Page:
First opened in 1961 as part of efforts to better accommodate the modern art collections of the Petit Palais, the Musee d'Art Moderne de la Ville de Paris is housed in a building created for the 1937 International Art and Technical Exhibition. It's part of the contemporary arts exhibition space known as the Palais de Tokyo.
The permanent collection, free to the public, houses major works from artists including Matisse, Bonnard, Derain, and Vuillard, as well as large-format murals from Robert and Sonia Delaunay and others.
It explores developments in contemporary arts from the early 20th century to the present day. Especially for visitors interested in avant-garde movements in art and contemporary creation, a trip here is recommended.
Location and Contact Information:
The museum is situated in Paris' 16th arrondissement (district), in close reach of the area known as Trocadero and just beside sister contemporary arts museum Palais de Tokyo..
11 avenue du Président Wilson
Metro/RER: Alma-Marceau or Iena; RER Pont de l'Alma (Line C)
Tel : +33 (0)1 53 67 40 00
Opening Hours and Tickets:
The museum is open between Tuesday and Sunday, 10am-6pm. Ticket office closes at 5:45 pm. Closed Mondays and French public holidays.
Thursdays open until 10:00 pm (exhibitions only). Ticket counters close at 5:15 pm (9:15 pm on Thursdays.
Tickets: Admission to the permanent collections and displays is free of charge for all visitors.
Entry prices vary for temporary thematic exhibits : call ahead or check website. Entry to temporary shows is free for visitors under 13.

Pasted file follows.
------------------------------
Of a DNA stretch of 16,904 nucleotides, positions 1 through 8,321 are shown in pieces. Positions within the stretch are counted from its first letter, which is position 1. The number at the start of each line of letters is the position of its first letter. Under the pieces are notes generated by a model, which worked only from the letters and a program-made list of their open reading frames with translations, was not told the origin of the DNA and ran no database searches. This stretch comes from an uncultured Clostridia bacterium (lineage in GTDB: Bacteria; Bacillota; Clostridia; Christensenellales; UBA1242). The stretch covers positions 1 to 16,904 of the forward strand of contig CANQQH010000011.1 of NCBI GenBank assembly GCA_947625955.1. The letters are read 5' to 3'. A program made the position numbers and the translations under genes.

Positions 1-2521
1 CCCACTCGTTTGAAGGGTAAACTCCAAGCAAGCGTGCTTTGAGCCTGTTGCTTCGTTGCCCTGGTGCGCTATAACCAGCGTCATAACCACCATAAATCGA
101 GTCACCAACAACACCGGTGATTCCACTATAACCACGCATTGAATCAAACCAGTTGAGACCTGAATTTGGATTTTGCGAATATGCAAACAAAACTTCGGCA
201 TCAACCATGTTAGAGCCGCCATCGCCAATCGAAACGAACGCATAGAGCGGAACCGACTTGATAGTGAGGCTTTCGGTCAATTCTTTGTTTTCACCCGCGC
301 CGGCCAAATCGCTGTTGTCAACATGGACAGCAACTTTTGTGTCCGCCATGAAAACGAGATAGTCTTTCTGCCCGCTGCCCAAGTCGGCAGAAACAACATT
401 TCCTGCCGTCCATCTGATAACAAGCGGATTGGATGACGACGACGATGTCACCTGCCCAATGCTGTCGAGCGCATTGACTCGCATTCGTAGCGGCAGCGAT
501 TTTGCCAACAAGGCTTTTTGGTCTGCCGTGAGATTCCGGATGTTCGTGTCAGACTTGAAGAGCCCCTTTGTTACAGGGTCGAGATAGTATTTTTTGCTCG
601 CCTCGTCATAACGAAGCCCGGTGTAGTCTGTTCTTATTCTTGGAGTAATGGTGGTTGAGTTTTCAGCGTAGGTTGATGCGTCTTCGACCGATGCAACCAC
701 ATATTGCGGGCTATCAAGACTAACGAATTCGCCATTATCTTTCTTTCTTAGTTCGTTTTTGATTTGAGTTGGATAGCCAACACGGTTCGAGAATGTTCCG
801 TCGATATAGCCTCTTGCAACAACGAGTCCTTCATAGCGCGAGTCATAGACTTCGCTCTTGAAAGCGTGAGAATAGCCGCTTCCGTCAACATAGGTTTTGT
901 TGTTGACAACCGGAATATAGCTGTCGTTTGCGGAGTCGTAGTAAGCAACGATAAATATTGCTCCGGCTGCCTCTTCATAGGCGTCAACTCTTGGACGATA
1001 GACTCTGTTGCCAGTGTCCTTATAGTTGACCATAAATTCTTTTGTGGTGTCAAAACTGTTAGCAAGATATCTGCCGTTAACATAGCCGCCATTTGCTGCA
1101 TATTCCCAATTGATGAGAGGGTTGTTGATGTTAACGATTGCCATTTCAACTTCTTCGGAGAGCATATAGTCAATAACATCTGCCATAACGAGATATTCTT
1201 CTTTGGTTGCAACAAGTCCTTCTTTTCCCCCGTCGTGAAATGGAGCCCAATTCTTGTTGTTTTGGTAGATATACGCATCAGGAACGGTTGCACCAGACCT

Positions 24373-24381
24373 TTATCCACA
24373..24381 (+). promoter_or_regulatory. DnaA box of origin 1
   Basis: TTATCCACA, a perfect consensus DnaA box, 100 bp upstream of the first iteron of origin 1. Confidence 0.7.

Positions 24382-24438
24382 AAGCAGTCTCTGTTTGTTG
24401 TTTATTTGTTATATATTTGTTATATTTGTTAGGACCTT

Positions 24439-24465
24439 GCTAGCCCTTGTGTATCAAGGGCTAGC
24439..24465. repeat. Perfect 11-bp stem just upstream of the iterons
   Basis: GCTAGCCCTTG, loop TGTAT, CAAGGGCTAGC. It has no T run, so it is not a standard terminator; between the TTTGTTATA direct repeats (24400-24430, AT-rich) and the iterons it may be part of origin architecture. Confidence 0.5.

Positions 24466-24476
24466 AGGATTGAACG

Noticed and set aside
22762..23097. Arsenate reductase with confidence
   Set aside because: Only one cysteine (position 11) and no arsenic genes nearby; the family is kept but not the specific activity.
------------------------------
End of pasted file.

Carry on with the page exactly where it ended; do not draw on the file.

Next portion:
Nearby Sights and Attractions:
The Museum is in close range of some of West Paris' most popular attractions, as well as quieter neighborhoods well worth exploring. These include:
- Palais de Tokyo (adjoining contemporary arts museum)
- Passy and the 16th Arrondissement
- Maison de Balzac
- Eiffel Tower
Highlights of the Permanent Exhibit at the Musee d'Art Moderne:
The permanent collection at the Musee d'Art Moderne de la Ville de Paris is divided into chronological blocks exploring the development of various movements and trends in contemporary art, spanning from 1901 through the present.
This section includes major works from the Fauvist, Cubist, Post-Cubist and Orphic movements in painting, with highlights from artists Delauney and Léger. A wing dedicated to Surrealism features works by Picabia, while another consecrated to the "School of Paris" exhibits works with bolder figuration and lines.
Starting with the 1960's, this newer wing of the museum reflects more recent acquisitions. Galleries trace movements from New Realism, Fluxus, or Narrative Figuration, as well as abstract art movements. Major works from names like Deschamps, Klein, Roth, Soulages, and Nemours punctuate the galleries, as well as works from more experimental but lesser-known artists who pushed the boundaries of form, color and medium. The contemporary tour accords special attention to how artists after the 1960's increasingly sought to break the boundaries between traditional mediums and to play "subversively" with traditional codes and discourse.
Painting, video, sculpture, photo and other mediums are employed in nontraditional and surprising ways in many of these works.
The basement level houses the Boltanski Gallery (with works from the eponymous artist); the Salle Noire features contemporary video works from artists such as Absalon, Pilar Albaraccin, Fikret Atay, Rebecca Bournigault, and Rosemarie Trockel.
In addition to these primary sections, the permanent collection houses galleries dedicated to painters Matisse and Dufy and other works by contemporary artists.